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  • Zara was taken and pillaged, for which the Venetians were severely reprimanded by the pope.
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  • The proposal was accepted, largely owing to the influence of Dandolo, who saw in it a means for further extending the dominions and commerce of the Venetians.
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  • Immense booty was secured, the Venetians obtaining among other treasures the four bronze horses which adorn the facade of St Mark's.
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  • The Venetians were given Crete and several other islands and ports in the Levant, which formed an uninterrupted chain from Venice to the Black Sea, a large part of Constantinople (whence the doge assumed the title of "lord of a quarter and a half of Romania"), and many valuable privileges.
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  • During his reign the Venetians went to war with Martino della Scala, lord of Verona, with the result that they occupied Treviso and otherwise extended their possessions on the terra firma.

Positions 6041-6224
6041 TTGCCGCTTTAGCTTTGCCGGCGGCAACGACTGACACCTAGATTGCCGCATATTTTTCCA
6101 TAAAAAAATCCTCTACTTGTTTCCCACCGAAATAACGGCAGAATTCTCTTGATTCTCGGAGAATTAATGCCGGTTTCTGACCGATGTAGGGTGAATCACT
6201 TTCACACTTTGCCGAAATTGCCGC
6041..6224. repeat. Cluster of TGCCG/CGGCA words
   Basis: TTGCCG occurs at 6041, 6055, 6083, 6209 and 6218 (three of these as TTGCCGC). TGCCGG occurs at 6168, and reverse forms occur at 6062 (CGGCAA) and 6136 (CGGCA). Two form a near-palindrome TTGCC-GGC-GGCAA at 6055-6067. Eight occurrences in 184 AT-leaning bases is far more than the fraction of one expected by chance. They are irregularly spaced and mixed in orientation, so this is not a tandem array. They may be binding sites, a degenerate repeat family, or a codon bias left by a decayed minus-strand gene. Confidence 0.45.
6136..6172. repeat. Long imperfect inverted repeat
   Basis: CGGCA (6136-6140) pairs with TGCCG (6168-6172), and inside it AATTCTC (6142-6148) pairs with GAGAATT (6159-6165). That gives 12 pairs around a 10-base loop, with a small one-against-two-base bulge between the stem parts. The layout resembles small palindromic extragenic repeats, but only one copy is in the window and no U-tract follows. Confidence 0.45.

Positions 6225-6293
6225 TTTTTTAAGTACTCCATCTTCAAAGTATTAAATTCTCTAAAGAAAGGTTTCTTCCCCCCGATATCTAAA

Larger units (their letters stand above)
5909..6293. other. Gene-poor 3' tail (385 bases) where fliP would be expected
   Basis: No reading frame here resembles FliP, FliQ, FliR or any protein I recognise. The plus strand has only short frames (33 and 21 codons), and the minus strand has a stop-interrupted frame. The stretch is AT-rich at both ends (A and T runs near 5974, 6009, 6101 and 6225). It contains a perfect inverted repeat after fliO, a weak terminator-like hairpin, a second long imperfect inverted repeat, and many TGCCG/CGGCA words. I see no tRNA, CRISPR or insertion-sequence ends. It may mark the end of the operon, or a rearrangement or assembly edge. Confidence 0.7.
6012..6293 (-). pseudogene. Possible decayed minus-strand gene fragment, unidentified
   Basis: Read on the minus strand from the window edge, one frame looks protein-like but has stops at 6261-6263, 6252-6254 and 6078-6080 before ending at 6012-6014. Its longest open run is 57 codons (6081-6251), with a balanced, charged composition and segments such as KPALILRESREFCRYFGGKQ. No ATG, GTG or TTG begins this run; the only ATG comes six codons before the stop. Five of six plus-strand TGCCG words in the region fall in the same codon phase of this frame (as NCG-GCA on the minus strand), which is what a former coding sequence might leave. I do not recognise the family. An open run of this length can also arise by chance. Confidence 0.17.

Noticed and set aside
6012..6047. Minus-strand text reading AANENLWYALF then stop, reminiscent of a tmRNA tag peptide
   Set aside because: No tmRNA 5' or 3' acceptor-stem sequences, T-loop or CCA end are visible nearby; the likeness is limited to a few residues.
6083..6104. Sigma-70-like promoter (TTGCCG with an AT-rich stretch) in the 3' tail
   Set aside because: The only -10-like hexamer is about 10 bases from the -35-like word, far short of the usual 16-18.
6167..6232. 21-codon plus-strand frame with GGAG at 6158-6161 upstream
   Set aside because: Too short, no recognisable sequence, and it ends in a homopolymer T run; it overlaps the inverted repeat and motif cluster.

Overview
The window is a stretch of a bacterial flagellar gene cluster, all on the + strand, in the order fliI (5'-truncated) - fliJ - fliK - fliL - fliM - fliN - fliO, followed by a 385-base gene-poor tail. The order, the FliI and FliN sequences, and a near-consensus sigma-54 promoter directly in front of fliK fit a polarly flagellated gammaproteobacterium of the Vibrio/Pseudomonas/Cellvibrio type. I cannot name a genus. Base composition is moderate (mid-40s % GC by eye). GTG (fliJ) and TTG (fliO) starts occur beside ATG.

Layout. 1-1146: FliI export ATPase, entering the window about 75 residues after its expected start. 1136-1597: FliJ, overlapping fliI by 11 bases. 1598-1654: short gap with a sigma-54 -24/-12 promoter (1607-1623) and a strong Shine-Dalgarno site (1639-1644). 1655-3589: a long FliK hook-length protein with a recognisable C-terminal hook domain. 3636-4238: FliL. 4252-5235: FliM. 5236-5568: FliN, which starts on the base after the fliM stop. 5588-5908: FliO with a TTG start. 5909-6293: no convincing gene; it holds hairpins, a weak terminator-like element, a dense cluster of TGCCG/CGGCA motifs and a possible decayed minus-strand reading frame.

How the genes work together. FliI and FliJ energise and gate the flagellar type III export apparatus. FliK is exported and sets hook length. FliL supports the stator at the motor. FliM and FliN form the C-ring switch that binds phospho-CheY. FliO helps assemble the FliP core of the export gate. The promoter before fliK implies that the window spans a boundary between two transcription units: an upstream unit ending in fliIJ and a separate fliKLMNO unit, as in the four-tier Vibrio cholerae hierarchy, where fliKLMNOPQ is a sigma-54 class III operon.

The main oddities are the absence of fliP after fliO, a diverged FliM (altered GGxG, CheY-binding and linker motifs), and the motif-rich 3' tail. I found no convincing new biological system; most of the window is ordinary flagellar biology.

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  • No wonder if these conquests generated in the minds of the Venetians and the Pisans fresh jealousy against Genoa, and provoked fresh wars; but the struggle between Genoa and Pisa was brought to a disastrous conclusion for the latter state by the battle of Meloria in 1284.
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  • The commercial and naval successes of the Genoese during the middle ages were the more remarkable because, unlike their rivals, the Venetians, they were the unceasing prey to intestine discord - the Genoese commons and nobles fighting against each other, rival factions amongst the nobles themselves striving to grasp the supreme power in the state, nobles and commons alike invoking the arbitration and rule of some foreign captain as the sole means of obtaining a temporary truce.
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  • Alternate victories and defeats of the Venetians and Genoese - the most terrible being the defeat sustained by the Venetians at Chioggia in 1380 - ended by establishing the great relative inferiority of the Genoese rulers, who fell under the power now of France, now of the Visconti of Milan.
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  • His external policy was not more fortunate than that of his predecessor, as he lost Tyre to the Franks, and a fleet equipped by him was defeated by the Venetians.
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  • This led to a naval demonstration on the part of the Venetians, who secured better terms for their trade, and to the seizure of Egyptian vessels by the king of Aragon and the prince of Catalonia.